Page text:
Critical Care Medicine  |   July 2017
Iron Loading Exaggerates the Inflammatory Response to the Toll-like Receptor 4 Ligand Lipopolysaccharide by Altering Mitochondrial Homeostasis
Author Notes
  • From the Anesthesia Center for Critical Care Research, Department of Anesthesia, Critical Care and Pain Medicine (K.H., D.B.B., J.A.G., F.I., A.B.), Division of Rheumatology, Allergy and Immunology, Department of Medicine (D.B.B.), and Division of Cardiovascular Medicine, Department of Medicine (R.M.), Massachusetts General Hospital and Harvard Medical School, Boston, Massachusetts; and Department of Anesthesiology, University Hospital of the RWTH Aachen, Aachen, Germany (K.H.).
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    Supplemental Digital Content is available for this article. Direct URL citations appear in the printed text and are available in both the HTML and PDF versions of this article. Links to the digital files are provided in the HTML text of this article on the Journal’s Web site (www.anesthesiology.org).×
  • Submitted for publication February 21, 2016. Accepted for publication March 14, 2017.
    Submitted for publication February 21, 2016. Accepted for publication March 14, 2017.×
  • Address correspondence to Dr. Bagchi: Department of Anesthesia, Critical Care and Pain Medicine, Massachusetts General Hospital, 55 Fruit Street, White 434B, Boston, Massachusetts 02114. abagchi@mgh.harvard.edu.Information on purchasing reprints may be found at www.anesthesiology.org or on the masthead page at the beginning of this issue. Anesthesiology’s articles are made freely accessible to all readers, for personal use only, 6 months from the cover date of the issue.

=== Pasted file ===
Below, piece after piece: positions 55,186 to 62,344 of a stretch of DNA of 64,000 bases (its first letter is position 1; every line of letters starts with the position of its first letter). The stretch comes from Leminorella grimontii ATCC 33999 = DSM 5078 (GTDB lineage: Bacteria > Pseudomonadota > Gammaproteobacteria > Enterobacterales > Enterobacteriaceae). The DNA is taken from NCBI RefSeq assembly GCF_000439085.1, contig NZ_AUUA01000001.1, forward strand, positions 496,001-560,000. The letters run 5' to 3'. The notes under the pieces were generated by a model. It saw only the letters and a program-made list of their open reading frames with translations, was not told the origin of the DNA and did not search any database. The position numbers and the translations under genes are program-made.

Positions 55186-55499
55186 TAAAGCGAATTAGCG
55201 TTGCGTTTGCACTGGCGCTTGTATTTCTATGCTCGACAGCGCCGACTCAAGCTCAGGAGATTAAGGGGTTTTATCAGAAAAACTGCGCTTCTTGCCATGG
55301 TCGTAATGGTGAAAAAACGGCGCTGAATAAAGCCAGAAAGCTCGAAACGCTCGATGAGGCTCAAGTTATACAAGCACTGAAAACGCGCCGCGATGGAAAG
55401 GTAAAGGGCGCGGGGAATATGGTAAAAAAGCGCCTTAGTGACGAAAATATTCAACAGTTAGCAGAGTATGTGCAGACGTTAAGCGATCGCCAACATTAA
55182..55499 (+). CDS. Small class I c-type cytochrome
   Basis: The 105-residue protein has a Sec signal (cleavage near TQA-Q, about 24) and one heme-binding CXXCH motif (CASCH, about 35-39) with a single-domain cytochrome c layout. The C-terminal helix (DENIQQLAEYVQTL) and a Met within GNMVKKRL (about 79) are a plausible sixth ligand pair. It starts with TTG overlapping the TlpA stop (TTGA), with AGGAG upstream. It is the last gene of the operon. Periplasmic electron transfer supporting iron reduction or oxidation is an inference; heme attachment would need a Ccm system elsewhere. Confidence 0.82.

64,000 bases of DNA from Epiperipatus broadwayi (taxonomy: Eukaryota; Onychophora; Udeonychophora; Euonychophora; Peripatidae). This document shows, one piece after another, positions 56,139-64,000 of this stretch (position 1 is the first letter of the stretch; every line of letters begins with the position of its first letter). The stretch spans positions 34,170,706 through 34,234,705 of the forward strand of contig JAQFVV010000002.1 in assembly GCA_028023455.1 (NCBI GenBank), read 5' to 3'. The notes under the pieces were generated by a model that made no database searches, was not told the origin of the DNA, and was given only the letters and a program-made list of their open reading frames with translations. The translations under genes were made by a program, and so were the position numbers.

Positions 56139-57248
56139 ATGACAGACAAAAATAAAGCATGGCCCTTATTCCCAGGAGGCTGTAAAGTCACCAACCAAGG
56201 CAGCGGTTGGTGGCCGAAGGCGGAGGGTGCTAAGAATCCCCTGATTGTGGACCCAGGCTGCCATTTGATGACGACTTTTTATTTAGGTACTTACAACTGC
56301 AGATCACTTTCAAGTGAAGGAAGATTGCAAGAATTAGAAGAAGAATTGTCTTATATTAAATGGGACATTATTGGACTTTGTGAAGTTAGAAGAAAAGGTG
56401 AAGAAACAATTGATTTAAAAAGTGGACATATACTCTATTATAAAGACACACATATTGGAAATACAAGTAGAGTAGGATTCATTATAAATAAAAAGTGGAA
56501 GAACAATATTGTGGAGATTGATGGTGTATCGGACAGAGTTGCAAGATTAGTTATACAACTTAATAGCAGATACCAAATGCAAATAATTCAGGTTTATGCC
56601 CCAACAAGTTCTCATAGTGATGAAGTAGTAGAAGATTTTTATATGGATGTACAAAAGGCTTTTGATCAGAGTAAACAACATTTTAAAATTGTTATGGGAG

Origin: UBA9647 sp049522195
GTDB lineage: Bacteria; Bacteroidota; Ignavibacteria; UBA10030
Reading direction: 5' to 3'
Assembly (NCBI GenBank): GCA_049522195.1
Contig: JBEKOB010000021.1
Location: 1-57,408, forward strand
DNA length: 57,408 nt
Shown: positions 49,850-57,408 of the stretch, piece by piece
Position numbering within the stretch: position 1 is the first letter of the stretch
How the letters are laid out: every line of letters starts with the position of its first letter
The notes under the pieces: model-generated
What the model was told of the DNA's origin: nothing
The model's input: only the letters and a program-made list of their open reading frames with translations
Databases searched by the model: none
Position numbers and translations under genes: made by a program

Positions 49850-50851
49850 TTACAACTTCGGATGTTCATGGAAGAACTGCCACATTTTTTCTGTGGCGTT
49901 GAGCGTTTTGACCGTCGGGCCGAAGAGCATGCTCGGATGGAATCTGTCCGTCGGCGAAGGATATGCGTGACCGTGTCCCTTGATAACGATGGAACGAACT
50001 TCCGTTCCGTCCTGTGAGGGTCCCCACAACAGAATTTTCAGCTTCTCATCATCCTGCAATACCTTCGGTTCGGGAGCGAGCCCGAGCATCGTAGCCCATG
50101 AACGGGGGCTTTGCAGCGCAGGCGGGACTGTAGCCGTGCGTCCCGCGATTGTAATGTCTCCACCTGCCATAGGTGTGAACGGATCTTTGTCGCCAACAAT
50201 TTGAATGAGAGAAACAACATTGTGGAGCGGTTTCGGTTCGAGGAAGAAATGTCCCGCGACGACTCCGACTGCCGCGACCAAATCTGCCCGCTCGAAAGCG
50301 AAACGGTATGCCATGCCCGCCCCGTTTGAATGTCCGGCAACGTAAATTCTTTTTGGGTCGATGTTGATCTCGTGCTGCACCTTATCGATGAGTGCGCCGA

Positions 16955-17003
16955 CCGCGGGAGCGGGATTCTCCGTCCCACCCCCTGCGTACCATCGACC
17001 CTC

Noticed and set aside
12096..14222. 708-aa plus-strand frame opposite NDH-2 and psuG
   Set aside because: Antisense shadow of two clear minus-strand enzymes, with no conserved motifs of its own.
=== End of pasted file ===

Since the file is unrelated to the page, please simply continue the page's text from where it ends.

Article Information
Critical Care Medicine / Basic Science / Critical Care / Endocrine and Metabolic Systems / Gastrointestinal and Hepatic Systems
Critical Care Medicine   |   July 2017
Iron Loading Exaggerates the Inflammatory Response to the Toll-like Receptor 4 Ligand Lipopolysaccharide by Altering Mitochondrial Homeostasis
Anesthesiology 7 2017, Vol.127, 121-135. doi:10.1097/ALN.0000000000001653
Anesthesiology 7 2017, Vol.127, 121-135. doi:10.1097/ALN.0000000000001653
Abstract

Background: Perioperative and critically ill patients are often exposed to iron (in the form of parenteral-iron administration or blood transfusion) and inflammatory stimuli, but the effects of iron loading on the inflammatory response are unclear. Recent data suggest that mitochondrial reactive oxygen species have an important role in the innate immune response and that increased mitochondrial reactive oxygen species production is a result of dysfunctional mitochondria. We tested the hypothesis that increased intracellular iron potentiates lipopolysaccharide-induced inflammation by increasing mitochondrial reactive oxygen species levels.

Methods: Murine macrophage cells were incubated with iron and then stimulated with lipopolysaccharide. C57BL/6 wild-type mice were intraperitoneally injected with iron and then with lipopolysaccharide. Markers of inflammation and mitochondrial superoxide production were examined. Mitochondrial homeostasis (the balance between mitochondrial biogenesis and destruction) was assessed, as were mitochondrial mass and the proportion of nonfunctional to total mitochondria.

Results: Iron loading of mice and cells potentiated the inflammatory response to lipopolysaccharide. Iron loading increased mitochondrial superoxide production. Treatment with MitoTEMPO, a mitochondria-specific antioxidant, blunted the proinflammatory effects of iron loading. Iron loading increased mitochondrial mass in cells treated with lipopolysaccharide and increased the proportion of nonfunctional mitochondria. Iron loading also altered mitochondrial homeostasis to favor increased production of mitochondria.

Conclusions: Acute iron loading potentiates the inflammatory response to lipopolysaccharide, at least in part by disrupting mitochondrial homeostasis and increasing the production of mitochondrial superoxide. Improved understanding of iron homeostasis in the context of acute inflammation may yield innovative therapeutic approaches in perioperative and critically ill patients.